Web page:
Working up a sweat in a shopping centre

Mike Rowbottom watches the world's best squash players show off their skills in a tournament with a strange setting
Click to follow
The Independent Online
After New York, Hong Kong, Tokyo and Qatar, the squash Super Series has shifted to a less cosmopolitan venue for its play-offs this week... Hatfield.

The theory behind this choice is that putting the sport in a non-traditional location will spark much-needed new interest. Thus it was that the world's eight leading players, including Pakistan's perennial world champion, Jansher Khan, found themselves in the Galleria shopping centre on a rainy Thursday.

Amid potted palm trees and pay-per-ride children's batmobiles, they laboured mightily on a perspex court set up in the central well of a building vast enough to house aircraft. Far beneath their feet - such is the centre's ambitious construction - ran the A1. Above their heads, a ring of intrigued faces stared down from the first-floor balcony.

Some of these unofficial spectators, like John and Joan Hogg, a retired couple from nearby Codicote, had come in the knowledge that the event was on. Both had played squash regularly in their youth, but even that did not guarantee an extended attendance, as Joan made clear. "I was just saying to John, `What do you think about this as a spectator sport, because I'm quite happy to go.' He said he just wanted to hear the score first."

But Brian Evans, a 55-year-old refrigeration engineer from Cambridgeshire, was already making plans to return at the weekend having noticed the event while on a shopping trip.

Evans had a special interest, as a player for Eynesbury Hardwick in the Cambridgeshire Squash League for the last 25 years. But he acknowledges that the sport has a fundamental problem which no amount of novelty venues can alter.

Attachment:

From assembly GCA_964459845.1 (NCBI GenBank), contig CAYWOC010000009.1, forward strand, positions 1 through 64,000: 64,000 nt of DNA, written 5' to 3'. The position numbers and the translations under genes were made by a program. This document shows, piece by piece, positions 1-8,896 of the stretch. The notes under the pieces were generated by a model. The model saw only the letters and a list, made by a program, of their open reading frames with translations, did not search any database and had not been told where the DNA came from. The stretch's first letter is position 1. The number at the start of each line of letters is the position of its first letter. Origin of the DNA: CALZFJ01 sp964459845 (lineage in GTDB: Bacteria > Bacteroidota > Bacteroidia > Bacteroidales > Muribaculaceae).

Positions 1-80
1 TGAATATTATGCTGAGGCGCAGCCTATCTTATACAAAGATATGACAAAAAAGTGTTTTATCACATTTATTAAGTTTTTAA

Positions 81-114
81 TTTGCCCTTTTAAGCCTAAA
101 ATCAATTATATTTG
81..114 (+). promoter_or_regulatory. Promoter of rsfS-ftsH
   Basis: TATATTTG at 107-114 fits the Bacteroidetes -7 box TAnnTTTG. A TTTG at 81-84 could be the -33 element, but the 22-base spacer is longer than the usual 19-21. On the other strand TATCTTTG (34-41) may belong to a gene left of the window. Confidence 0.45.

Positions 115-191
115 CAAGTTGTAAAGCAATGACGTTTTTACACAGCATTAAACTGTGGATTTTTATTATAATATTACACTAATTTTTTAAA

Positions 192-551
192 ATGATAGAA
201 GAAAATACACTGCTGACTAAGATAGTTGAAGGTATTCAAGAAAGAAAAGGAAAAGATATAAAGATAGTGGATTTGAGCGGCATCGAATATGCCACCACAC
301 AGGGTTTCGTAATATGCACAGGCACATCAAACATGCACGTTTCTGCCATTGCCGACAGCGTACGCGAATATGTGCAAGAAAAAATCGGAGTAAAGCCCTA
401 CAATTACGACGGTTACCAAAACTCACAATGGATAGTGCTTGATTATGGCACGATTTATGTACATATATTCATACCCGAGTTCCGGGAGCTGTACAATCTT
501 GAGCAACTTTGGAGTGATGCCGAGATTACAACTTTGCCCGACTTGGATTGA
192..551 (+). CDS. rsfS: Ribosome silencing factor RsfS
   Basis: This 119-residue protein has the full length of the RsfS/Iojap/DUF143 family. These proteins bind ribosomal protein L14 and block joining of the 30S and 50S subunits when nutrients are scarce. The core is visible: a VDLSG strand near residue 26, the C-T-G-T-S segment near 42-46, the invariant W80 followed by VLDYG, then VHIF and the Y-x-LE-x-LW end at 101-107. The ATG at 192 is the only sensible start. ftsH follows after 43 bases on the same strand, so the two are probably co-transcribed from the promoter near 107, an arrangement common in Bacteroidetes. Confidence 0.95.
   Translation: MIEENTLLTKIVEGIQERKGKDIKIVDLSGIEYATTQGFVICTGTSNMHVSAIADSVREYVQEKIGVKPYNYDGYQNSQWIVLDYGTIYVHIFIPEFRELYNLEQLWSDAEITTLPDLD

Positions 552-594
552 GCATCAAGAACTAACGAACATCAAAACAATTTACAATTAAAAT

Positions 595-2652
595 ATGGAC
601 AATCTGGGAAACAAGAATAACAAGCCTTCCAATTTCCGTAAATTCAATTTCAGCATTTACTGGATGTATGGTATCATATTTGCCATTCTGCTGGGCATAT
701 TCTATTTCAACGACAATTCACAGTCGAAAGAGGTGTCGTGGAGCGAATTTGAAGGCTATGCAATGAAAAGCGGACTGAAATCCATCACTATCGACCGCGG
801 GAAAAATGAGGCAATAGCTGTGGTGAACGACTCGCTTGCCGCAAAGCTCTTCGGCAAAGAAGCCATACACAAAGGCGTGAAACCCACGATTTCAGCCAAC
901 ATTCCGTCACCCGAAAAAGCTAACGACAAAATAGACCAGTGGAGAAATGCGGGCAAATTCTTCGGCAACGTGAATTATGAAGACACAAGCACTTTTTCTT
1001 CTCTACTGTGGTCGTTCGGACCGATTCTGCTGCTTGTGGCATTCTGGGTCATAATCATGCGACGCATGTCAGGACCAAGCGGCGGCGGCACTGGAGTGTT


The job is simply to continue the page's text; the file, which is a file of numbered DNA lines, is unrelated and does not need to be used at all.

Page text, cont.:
"Unfortunately squash is not a spectator sport, especially on television. It all looks quite easy watching from up here. You don't realise how fit you have to be to reach all those shots."

His experience mirrors that of the sport in this country since the boom years of the early 1980s. "We used to have 400 members. Now we are down to 60. I am playing all the people I used to play 15 years ago because the youngsters are not coming through any more. They don't want to get sweaty, I think."

Getting sweaty did not represent a problem for Chris Walker, England's world No 7, who defeated the world No 2, Rodney Eyles, in the opening round-robin match. But the playing environment, far brighter and busier than was ideal, took a little adjusting to.

"Once we are in the court it's like our office," Walker said. "We are in there and we do the business. Every now and again you notice someone walking past the side wall, but we tend to concentrate on the ball even harder than usual in a perspex court because it is not easy to see."

As the third most prestigious competition in squash behind the British and World Opens, the Super Series corresponds to the grand prix circuit in international athletics, and these play-offs, sponsored by Equitable Life, offer pounds 30,000 in prize-money - a respectable figure in a sport not overly endowed with cash. The 400 paid-for seats are sold out for the final days of competition tomorrow and Sunday. But the main target audience, as ever, is televisual - Sky is broadcasting highlights to 15 countries on Easter Sunday, reaching an estimated 100 million viewers.